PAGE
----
I’m a pretty amateur sneaker collector! It’s a weird one. On a day-to-day normal person level, yeah, I consider myself a sneaker collector, but on a level of sneaker collectors, I don’t consider myself a sneaker collector. I had maybe 120, 130 [pairs] but I’ve kinda calmed down a bit. I don’t buy sneakers that much anymore. I bought the ‘Skippy’ New Balance, the Sneaker Freaker ones. I really love them! Just to be supportive of them, and the fact that I love the colour-way, I love everything about it! Sneaker Freaker have always supported my work and I just wanna show the same love back, but that’s not the main reason I got them – it’s just a good excuse to buy a pair of shoes!
I don’t consider myself a sneaker collector – I’ve got a lot of shoes… about 80 pairs. When you’re with something all the time, it’s just like “I have to have those!”. When you’re working in a sneaker store you’re like “I have to have them! I have to have them! I have to have them!” and every week you’re buying a pair of trainers. Then when you leave, you stop doing it, and you’re like “Do you know what? You can’t have every sneaker you want”.
So how does an avid sneaker fan pass his passion onto his children?
Uhh he doesn’t! It’s really bad. When my daughter was at nursery, her mum would drop her off at size?, where I was working, and she’d hang out. She’d come at the last hour of my shift and she’d hang out at the store, and all the staff would play with her and she had the freedom of running around the store. At the age of 3 she knew what an adidas Trefoil was, she knew what a Nike Swoosh was, she knew what a Dunk was or a Jordan.
I was taking her to nursery and some kid ran up to her and he was like “Look! I’ve got a dinosaur on my shoes!” and she was like “And what?! I’ve got a Nike Swoosh on my shoes”. All the mothers turned and looked at me in disgust, and it is. I don’t want my daughter to be a ‘consumer’ person. At the point when that happened I was like “You know what? I gotta calm down on the sneaker thing and not emphasise it”. Obviously, before then she had more than enough sneakers, but now I’m just like “She only needs sneakers when she needs sneakers. She doesn’t need more than one pair at any time”. She still likes her sneakers – I think it’s good for her as well, that she can go to the playground and her mates will be like “I like your sneakers”, but at the same time I don’t push it too hard.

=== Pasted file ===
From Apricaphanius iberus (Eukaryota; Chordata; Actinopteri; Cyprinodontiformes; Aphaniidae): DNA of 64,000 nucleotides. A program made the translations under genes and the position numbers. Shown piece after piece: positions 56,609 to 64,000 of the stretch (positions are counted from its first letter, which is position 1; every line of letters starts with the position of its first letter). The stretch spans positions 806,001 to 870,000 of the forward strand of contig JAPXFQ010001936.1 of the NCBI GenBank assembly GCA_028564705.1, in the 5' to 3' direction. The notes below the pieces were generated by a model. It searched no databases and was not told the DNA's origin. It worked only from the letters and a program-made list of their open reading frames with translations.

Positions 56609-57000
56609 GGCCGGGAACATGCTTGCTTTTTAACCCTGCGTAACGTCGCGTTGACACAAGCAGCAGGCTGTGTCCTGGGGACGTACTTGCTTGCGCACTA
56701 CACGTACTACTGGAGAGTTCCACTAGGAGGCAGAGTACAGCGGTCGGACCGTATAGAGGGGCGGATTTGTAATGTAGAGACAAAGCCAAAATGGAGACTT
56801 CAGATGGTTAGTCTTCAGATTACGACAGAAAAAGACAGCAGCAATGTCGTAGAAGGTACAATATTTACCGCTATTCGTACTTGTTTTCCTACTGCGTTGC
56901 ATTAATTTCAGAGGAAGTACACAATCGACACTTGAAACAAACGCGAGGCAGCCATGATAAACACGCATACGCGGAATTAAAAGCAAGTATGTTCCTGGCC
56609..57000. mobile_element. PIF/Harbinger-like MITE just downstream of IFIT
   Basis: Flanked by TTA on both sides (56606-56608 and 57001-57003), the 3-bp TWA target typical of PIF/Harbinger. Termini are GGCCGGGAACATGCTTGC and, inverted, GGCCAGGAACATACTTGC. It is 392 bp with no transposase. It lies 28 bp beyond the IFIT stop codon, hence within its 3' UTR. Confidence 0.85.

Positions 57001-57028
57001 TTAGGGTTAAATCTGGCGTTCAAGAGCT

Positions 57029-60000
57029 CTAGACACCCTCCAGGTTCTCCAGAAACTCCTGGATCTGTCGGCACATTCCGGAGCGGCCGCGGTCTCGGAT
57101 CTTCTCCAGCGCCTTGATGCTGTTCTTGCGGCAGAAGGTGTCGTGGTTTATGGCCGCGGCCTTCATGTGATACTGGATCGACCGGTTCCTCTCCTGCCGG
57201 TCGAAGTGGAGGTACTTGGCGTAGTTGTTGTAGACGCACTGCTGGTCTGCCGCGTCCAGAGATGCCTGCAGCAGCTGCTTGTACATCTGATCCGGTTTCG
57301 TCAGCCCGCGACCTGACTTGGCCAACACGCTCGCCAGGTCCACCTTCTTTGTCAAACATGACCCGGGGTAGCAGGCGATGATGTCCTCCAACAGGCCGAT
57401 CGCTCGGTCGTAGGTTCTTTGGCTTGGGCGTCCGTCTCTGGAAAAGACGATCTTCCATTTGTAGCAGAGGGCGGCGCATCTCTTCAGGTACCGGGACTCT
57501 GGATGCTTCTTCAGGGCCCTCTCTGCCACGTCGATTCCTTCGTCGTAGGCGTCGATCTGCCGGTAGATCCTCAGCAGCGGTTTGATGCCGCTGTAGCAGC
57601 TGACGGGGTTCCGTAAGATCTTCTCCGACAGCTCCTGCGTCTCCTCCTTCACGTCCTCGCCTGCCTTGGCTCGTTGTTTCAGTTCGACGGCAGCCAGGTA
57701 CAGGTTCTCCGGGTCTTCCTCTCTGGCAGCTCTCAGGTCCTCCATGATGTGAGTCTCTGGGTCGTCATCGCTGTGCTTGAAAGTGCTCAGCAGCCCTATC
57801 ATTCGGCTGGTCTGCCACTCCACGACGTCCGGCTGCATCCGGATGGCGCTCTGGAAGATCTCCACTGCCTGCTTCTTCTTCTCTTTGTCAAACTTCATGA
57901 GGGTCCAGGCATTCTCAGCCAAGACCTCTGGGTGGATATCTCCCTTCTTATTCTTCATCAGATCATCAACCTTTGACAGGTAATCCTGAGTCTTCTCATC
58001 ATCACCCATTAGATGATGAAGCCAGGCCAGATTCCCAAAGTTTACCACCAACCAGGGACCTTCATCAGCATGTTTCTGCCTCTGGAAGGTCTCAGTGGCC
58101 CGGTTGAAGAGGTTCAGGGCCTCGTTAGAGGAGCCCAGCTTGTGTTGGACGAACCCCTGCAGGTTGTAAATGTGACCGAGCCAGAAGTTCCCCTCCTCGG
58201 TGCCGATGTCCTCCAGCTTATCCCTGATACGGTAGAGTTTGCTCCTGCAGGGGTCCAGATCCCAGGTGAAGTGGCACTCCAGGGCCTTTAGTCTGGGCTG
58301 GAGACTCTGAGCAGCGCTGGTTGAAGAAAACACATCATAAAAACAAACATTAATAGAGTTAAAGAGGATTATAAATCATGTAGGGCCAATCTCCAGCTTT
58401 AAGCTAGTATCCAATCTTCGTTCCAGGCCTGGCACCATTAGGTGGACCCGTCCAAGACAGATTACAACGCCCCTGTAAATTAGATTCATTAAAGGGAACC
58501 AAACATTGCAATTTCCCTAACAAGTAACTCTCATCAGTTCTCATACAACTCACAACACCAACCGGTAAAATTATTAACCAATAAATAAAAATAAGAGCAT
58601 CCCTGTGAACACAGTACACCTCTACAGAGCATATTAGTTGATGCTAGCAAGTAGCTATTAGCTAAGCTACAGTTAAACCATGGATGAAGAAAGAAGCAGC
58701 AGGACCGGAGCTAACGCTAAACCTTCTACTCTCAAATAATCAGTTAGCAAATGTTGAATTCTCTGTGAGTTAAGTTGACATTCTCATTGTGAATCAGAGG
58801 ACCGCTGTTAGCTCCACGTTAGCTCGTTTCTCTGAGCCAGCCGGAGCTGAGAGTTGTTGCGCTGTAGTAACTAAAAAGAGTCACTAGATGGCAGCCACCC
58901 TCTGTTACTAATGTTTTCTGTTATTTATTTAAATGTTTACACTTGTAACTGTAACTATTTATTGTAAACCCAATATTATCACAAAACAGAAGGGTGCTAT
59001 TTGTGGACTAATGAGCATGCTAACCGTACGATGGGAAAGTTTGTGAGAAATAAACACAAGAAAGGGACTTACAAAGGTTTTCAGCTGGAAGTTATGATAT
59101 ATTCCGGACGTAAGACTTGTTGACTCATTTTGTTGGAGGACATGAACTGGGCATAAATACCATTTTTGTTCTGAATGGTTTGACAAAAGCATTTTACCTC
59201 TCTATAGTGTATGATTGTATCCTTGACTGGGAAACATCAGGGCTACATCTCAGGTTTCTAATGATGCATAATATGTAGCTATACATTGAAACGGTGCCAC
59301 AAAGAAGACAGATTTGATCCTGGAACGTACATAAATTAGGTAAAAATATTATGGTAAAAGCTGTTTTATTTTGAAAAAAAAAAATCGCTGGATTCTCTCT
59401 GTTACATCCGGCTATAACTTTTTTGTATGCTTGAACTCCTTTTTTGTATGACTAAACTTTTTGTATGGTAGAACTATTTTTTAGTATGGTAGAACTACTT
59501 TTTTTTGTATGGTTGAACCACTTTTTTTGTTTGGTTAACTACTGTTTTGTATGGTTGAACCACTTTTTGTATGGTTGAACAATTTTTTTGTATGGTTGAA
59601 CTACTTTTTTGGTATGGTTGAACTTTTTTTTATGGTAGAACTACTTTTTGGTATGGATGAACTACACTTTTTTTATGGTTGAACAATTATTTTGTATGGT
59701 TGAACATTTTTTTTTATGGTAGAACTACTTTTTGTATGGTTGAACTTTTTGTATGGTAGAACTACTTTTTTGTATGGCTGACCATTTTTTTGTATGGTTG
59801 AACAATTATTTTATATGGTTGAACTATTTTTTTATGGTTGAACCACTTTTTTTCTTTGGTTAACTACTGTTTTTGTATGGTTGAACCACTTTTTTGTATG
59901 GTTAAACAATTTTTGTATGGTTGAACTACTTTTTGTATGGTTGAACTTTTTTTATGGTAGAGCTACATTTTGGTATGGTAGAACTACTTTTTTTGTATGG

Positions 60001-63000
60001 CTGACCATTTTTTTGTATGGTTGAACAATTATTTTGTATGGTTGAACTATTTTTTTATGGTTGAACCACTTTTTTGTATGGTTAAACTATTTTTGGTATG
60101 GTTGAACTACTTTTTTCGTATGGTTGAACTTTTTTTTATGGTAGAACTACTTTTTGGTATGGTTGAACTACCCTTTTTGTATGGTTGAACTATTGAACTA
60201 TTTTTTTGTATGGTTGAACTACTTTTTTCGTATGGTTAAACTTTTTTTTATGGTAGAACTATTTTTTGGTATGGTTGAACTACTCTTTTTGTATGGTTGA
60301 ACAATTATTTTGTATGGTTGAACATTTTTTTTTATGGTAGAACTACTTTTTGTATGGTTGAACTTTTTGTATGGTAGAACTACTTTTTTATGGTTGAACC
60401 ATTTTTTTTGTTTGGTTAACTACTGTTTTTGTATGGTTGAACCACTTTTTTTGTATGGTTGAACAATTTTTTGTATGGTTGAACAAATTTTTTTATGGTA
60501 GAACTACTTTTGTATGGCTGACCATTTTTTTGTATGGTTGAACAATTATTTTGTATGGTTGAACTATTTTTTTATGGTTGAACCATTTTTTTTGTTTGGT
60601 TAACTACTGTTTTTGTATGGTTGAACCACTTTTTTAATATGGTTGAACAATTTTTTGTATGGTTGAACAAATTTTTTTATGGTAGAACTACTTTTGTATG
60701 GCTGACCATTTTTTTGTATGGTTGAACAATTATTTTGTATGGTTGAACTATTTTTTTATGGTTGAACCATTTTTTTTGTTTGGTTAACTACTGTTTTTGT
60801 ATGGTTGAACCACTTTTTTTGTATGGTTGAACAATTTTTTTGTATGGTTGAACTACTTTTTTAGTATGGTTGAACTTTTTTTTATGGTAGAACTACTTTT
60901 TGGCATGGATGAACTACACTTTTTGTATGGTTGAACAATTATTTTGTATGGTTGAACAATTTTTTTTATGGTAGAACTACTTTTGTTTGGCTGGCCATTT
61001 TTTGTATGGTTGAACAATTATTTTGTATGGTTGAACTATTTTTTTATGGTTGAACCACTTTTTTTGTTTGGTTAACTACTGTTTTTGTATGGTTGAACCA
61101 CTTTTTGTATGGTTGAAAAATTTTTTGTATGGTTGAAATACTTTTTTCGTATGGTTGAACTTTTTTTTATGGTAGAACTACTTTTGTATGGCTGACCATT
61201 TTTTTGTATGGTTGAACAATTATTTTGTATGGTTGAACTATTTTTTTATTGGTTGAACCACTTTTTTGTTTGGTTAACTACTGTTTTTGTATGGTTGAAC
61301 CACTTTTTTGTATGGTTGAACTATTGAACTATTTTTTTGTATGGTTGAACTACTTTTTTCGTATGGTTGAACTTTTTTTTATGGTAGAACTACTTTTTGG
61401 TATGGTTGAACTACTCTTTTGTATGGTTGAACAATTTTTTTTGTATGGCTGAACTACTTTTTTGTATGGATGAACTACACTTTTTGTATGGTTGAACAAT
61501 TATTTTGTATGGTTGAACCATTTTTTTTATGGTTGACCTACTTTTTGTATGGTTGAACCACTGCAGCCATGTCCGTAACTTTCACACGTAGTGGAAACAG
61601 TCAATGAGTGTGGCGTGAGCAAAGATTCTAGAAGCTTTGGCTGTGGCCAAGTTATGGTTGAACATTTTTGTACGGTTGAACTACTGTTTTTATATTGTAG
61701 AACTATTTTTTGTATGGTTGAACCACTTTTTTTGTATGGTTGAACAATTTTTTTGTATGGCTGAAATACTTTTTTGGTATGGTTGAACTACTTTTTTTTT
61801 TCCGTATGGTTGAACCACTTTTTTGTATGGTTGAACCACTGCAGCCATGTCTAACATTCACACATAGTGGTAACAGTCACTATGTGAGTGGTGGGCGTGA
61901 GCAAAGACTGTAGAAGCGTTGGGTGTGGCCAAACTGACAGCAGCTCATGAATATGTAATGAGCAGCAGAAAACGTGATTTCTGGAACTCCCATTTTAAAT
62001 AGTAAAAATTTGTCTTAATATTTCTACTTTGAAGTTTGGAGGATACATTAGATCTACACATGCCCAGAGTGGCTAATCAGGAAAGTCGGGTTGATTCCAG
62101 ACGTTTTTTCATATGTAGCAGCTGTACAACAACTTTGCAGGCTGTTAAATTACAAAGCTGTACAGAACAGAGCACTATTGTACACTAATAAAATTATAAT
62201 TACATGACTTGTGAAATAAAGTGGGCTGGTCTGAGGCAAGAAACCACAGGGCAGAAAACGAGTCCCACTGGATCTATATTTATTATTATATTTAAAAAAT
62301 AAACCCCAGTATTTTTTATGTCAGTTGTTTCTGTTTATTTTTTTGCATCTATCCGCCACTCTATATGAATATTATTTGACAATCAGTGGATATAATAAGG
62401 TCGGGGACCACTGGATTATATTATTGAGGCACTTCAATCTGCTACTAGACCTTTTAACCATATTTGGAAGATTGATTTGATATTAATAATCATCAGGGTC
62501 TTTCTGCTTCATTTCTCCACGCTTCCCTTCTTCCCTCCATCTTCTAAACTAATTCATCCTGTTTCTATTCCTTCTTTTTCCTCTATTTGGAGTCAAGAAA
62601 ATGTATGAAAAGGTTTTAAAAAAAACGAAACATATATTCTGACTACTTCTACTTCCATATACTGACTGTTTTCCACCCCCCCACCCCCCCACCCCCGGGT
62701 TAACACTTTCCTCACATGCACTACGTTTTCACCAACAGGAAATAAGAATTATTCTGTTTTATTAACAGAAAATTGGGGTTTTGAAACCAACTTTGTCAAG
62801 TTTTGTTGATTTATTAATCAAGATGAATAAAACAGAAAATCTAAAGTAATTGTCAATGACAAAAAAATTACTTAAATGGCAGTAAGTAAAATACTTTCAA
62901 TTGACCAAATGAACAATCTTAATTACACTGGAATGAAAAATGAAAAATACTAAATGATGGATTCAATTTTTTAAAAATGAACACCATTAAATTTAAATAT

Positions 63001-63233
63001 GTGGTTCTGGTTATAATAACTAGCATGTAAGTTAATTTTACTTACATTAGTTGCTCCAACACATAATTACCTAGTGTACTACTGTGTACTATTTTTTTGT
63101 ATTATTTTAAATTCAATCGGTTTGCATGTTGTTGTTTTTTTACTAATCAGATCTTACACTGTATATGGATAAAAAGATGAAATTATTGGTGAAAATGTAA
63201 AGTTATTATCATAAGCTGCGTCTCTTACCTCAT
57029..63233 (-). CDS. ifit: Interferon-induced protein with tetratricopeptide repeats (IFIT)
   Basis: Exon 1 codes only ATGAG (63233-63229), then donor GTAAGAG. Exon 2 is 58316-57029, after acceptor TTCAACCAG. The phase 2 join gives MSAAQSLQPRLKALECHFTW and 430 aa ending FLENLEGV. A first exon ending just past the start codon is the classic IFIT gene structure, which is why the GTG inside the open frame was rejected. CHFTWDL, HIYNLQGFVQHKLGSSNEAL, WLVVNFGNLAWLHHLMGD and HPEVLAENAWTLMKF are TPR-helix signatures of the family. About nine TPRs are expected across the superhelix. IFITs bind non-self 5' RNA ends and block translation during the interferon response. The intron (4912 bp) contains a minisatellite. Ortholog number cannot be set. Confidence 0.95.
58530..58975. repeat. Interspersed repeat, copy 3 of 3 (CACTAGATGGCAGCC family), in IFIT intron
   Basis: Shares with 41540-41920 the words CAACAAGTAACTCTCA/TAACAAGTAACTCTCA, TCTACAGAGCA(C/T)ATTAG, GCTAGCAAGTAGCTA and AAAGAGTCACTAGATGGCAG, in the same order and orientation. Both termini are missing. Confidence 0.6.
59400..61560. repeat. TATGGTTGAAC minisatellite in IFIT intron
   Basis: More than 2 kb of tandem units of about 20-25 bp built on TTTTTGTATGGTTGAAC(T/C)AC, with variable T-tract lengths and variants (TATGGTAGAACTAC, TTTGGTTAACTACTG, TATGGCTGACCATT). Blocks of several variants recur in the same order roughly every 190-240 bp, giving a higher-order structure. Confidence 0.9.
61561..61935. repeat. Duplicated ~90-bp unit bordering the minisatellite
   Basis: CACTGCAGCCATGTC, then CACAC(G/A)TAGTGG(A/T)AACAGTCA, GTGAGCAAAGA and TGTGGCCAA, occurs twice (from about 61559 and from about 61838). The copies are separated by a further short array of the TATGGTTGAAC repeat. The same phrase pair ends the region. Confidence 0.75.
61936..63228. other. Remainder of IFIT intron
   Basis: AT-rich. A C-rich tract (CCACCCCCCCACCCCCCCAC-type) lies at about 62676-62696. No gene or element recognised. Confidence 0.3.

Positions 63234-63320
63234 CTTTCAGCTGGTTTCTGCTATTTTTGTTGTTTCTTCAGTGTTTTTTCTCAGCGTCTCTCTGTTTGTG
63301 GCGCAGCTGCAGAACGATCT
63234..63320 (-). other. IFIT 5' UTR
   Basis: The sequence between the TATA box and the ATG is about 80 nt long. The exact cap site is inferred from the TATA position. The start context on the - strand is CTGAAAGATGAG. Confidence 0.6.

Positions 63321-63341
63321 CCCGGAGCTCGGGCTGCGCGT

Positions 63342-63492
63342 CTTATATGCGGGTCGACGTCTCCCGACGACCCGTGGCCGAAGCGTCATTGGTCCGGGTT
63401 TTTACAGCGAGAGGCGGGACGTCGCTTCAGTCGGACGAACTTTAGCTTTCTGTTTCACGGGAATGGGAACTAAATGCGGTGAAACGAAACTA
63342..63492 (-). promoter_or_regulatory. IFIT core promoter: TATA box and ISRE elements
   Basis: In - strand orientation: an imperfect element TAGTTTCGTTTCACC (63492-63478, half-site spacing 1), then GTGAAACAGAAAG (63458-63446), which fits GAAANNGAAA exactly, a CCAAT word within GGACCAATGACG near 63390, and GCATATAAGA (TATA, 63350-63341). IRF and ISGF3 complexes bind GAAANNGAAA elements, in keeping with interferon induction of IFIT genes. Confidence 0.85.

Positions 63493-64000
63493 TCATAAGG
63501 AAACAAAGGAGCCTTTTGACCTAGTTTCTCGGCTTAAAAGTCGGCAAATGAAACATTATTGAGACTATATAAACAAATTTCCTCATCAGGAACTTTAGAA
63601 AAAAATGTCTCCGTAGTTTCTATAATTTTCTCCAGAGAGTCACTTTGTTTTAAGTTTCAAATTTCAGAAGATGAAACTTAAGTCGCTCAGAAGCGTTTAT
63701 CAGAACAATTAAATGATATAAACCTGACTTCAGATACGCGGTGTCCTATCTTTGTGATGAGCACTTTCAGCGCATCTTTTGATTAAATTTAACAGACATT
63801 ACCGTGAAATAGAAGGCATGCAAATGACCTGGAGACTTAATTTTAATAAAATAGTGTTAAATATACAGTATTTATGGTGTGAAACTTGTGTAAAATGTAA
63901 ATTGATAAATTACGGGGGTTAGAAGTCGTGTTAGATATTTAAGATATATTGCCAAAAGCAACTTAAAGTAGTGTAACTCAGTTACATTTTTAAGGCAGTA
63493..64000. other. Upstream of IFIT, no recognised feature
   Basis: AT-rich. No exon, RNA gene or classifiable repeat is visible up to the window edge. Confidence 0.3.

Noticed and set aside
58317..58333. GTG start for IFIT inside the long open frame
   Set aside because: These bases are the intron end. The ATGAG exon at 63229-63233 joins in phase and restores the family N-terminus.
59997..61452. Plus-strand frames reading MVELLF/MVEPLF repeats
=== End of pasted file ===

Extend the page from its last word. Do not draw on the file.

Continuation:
A lot of the time I’m working and sometimes when I’m with her and I’ve got a project on it’s really difficult to keep her entertained and also spend time with her. So I try and get her involved with some of my shoes … with the ‘Bel-Air Max’ she helped speckle the sole. I want her to feel a part of it and I want her to learn from it as well.
We’ve recently seen the release of your ‘Cadwell’ sneaker as part of the DC ‘Life’ collection. How did that come around in the first place?
I had a show at Trust Nobody in Barcelona and it was during Bread & Butter, so at that time there were a lot of brands and companies there, and the guy that organised the exhibition was doing a lot freelancing for DC. We sat down and had dinner and they really liked my ideas. We weren’t talking about a project, but they liked what I was doing and so we just organised to have another meeting in Berlin. I sat down and Damon Webb was there, who is the founder of DC, and I had this whole mood board and theme of old English country with fabrics and stuff like that and I had the shoe mocked-up there, drawn and everything, and they really liked it.
They wanted to do something different. They didn’t wanna do a collab where it was just mucking about with the SMU, they wanted to a collab where it was designed, they wanted to do something slightly different from normal.